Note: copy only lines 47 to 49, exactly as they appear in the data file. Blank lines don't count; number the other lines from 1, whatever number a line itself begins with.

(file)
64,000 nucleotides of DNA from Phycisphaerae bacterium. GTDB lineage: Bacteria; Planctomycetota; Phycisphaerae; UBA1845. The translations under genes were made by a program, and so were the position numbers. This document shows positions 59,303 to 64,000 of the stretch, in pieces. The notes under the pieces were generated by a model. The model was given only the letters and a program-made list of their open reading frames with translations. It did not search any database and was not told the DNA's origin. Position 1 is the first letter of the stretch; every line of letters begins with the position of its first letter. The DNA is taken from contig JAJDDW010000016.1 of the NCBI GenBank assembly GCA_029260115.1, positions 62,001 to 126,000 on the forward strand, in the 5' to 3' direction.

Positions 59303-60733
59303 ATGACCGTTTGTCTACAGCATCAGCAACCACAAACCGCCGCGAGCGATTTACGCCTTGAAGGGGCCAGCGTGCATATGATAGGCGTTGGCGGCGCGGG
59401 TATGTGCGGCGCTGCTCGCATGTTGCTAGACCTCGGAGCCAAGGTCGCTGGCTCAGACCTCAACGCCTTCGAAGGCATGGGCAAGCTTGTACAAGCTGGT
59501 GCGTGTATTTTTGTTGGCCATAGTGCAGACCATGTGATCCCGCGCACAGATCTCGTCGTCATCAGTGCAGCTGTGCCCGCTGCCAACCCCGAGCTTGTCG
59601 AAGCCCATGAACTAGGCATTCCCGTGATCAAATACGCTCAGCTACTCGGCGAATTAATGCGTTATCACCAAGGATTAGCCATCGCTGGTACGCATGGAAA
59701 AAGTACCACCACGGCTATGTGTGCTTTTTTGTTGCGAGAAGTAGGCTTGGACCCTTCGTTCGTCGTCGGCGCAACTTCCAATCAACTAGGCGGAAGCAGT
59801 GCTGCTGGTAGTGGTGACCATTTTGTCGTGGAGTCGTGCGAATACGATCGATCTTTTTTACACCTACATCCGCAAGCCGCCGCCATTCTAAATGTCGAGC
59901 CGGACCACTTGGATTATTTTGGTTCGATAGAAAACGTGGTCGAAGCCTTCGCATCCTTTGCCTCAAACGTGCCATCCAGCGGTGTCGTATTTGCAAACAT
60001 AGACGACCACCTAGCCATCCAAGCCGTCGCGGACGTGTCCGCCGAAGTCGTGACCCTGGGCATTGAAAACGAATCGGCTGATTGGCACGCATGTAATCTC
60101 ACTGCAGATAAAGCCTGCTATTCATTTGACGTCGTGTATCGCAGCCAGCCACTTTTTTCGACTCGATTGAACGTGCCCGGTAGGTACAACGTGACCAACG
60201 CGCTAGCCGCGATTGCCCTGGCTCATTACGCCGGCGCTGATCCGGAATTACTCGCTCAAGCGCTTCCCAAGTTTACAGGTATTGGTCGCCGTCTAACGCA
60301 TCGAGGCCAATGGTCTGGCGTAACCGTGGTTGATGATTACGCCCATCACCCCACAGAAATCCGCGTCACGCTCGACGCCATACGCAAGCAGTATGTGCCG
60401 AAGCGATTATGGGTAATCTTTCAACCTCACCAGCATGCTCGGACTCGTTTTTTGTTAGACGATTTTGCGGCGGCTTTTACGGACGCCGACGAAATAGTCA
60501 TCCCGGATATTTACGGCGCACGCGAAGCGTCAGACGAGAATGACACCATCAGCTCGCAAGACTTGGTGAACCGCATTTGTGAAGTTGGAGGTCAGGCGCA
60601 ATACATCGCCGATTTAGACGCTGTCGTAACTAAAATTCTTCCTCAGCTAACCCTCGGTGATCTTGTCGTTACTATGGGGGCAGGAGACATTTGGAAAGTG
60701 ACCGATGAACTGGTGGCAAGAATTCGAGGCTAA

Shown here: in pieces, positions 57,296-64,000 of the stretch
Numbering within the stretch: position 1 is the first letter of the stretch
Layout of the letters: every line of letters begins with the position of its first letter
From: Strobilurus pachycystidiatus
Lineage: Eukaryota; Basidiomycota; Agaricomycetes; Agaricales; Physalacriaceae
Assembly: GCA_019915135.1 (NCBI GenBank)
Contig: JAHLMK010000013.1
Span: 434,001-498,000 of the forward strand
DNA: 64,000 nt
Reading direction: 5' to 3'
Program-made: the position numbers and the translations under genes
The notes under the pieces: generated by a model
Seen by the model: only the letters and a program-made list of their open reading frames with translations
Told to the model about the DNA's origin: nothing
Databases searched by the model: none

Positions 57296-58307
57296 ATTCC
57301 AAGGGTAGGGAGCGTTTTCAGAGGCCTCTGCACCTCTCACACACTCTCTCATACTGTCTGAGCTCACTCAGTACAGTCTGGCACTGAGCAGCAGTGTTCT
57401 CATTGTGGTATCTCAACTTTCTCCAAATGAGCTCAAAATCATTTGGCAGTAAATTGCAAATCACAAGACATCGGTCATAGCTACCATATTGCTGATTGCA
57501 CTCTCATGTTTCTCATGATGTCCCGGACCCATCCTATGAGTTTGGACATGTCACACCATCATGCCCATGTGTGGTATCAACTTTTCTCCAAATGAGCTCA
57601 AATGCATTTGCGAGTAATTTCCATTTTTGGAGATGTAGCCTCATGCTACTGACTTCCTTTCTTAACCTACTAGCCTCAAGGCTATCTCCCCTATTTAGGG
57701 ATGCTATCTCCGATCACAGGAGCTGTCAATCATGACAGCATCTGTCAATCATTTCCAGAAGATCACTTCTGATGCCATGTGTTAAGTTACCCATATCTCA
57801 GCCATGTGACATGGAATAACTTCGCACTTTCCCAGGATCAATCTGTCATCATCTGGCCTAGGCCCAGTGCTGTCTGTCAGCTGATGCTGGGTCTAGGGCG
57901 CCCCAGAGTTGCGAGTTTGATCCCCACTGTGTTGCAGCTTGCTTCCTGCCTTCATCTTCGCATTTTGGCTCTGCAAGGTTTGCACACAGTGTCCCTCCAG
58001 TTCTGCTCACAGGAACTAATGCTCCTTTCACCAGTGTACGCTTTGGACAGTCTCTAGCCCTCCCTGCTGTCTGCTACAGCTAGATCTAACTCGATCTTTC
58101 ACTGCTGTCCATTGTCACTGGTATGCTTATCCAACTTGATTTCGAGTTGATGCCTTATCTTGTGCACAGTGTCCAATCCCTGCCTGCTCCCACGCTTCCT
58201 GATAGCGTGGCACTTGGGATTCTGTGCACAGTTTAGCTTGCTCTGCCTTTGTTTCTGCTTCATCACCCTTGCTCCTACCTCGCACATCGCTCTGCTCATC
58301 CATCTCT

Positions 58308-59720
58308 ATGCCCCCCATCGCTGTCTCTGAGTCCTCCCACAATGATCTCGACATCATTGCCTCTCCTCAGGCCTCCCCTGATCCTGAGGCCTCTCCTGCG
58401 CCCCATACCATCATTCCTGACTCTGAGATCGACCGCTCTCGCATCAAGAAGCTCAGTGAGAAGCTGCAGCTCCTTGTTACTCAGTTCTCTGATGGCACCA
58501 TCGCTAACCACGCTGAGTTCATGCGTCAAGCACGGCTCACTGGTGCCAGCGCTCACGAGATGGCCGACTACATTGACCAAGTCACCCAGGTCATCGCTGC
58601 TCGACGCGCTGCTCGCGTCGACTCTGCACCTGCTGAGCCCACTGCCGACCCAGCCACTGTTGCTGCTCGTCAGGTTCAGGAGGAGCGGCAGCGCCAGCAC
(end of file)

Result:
58308 ATGCCCCCCATCGCTGTCTCTGAGTCCTCCCACAATGATCTCGACATCATTGCCTCTCCTCAGGCCTCCCCTGATCCTGAGGCCTCTCCTGCG
58401 CCCCATACCATCATTCCTGACTCTGAGATCGACCGCTCTCGCATCAAGAAGCTCAGTGAGAAGCTGCAGCTCCTTGTTACTCAGTTCTCTGATGGCACCA
58501 TCGCTAACCACGCTGAGTTCATGCGTCAAGCACGGCTCACTGGTGCCAGCGCTCACGAGATGGCCGACTACATTGACCAAGTCACCCAGGTCATCGCTGC